LRC's 200 yard target 'butts' under construction (circa 1948-49)
Photo courtesy of LRC member, Tom W. ( ← Thank you)
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Other interesting past events and timelines of the LRC are....
- On May 3, 1946, the Officers voted to 'incorporate' the LRC; on May 30, the Club received its 'corporation'
papers from Massachusetts.
- In the Spring of 1948, LRC Officers voted to charge new members a (one-time) initiation fee of $10.00 along
with their $1.00 annual membership dues.
- In 1950, LRC President Bailey proposed to build a 100 yard range at the West Leyden range; the motion was
carried 12-to-1. (The 100 yard range does exist; however, it has since been over-grown with trees, brush, etc.)
- During the 1950's, LRC continued to hold rifle practices and matches at the West Leyden 200 yard range every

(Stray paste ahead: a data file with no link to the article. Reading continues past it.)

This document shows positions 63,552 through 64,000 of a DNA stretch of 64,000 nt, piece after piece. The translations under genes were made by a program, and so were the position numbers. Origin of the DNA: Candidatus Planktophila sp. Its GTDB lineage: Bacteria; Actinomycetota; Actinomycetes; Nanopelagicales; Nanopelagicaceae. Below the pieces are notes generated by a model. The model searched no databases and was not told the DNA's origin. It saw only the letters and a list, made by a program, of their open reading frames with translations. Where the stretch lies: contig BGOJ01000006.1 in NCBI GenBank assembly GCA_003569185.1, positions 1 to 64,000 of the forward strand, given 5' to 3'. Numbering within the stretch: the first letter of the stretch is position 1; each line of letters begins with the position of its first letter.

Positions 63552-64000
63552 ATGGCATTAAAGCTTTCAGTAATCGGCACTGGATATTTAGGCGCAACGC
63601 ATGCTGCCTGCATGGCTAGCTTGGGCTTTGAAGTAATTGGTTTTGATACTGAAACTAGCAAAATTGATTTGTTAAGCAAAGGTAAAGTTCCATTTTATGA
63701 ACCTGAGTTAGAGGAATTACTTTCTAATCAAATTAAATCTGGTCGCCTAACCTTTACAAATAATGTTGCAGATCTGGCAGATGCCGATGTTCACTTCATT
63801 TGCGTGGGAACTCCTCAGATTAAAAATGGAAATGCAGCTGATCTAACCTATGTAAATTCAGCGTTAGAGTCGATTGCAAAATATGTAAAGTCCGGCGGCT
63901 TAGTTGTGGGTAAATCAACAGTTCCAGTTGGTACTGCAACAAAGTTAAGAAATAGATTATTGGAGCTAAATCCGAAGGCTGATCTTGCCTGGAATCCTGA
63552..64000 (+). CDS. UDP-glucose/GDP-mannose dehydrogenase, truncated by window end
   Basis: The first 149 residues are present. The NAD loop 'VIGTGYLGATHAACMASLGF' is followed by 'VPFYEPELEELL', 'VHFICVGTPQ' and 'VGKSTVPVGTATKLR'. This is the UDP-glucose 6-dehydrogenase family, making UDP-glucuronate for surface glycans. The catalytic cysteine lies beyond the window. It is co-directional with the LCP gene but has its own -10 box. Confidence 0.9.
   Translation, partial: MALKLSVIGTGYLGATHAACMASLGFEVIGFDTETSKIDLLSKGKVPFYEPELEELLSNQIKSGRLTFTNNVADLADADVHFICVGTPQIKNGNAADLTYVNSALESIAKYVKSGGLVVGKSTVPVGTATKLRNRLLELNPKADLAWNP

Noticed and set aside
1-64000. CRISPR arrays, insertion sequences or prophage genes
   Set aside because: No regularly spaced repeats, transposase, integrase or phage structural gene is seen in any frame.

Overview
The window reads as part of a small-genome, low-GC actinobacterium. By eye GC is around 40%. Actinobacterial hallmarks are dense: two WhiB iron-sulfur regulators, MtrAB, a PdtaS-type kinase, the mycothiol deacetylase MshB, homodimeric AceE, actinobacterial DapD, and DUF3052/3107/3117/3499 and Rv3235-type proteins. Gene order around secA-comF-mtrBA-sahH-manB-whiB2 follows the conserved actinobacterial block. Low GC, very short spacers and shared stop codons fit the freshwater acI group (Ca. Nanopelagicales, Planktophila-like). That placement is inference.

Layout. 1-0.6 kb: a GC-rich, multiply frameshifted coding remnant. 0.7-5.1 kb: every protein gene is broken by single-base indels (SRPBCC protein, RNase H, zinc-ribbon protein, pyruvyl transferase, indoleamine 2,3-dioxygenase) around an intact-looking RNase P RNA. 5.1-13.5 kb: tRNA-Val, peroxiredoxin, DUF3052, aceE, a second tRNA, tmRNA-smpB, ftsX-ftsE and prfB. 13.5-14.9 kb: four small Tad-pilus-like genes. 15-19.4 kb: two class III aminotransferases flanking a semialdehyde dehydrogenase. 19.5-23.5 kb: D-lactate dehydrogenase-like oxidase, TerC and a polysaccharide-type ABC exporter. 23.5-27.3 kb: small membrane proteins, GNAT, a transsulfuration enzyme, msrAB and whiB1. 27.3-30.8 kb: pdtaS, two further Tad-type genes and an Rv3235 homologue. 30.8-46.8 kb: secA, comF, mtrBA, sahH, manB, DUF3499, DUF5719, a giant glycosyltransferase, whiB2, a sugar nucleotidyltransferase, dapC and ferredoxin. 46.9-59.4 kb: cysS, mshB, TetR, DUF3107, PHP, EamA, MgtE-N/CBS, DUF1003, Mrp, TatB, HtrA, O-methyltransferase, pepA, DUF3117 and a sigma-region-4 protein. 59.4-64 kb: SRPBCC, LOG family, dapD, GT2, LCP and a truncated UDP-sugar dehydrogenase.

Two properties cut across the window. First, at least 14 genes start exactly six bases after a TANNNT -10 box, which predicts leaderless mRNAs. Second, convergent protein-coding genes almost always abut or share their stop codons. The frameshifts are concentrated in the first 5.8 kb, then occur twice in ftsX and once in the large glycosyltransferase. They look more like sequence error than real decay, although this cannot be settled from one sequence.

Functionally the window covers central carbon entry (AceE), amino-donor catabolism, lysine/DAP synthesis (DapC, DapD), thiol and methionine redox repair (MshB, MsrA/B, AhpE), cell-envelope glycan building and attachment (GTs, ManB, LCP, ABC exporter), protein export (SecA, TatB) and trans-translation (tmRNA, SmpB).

other week during the summers. Attendance at these shoots varied from 5 to 20 shooters from both the LRC
and residents from Greenfield. The Turners Falls Rifle Club would often use the rifle range on Sundays in the
summers. The Club's meeting minutes asked the question, "Why can't more Leyden members make an effort
to attend one or two shoots?"
- In 1963, the LRC voted to allow the Bernardston Rifle Club to use the rifle range for a $1.00 per member range fee.
- In 1966, the Greenfield built for the LRC a target holding building in the 'butts'; complaints were made
that there was no lock on the building's door (it's still that way today).
- In 1969, LRC annual membership dues were increased from $1.00 to $2.00.
- In 1974, the Greenfield and the National Guard terminated their lease with the LRC for use of the 200 yard range.
- In 1982, the LRC voted to and approved to become affiliated with the DCM. From this, the LRC became
eligible to purchase from the DCM .30-'06 cartridges to be sold for use at the high power rifle matches.
(The LRC continues to offer shooters .30-'06 cartridges for a fee at the high-power rifle matches.)
- In May 2013, LRC's newsletters and special notices are sent by electronic mail (email) to all current members.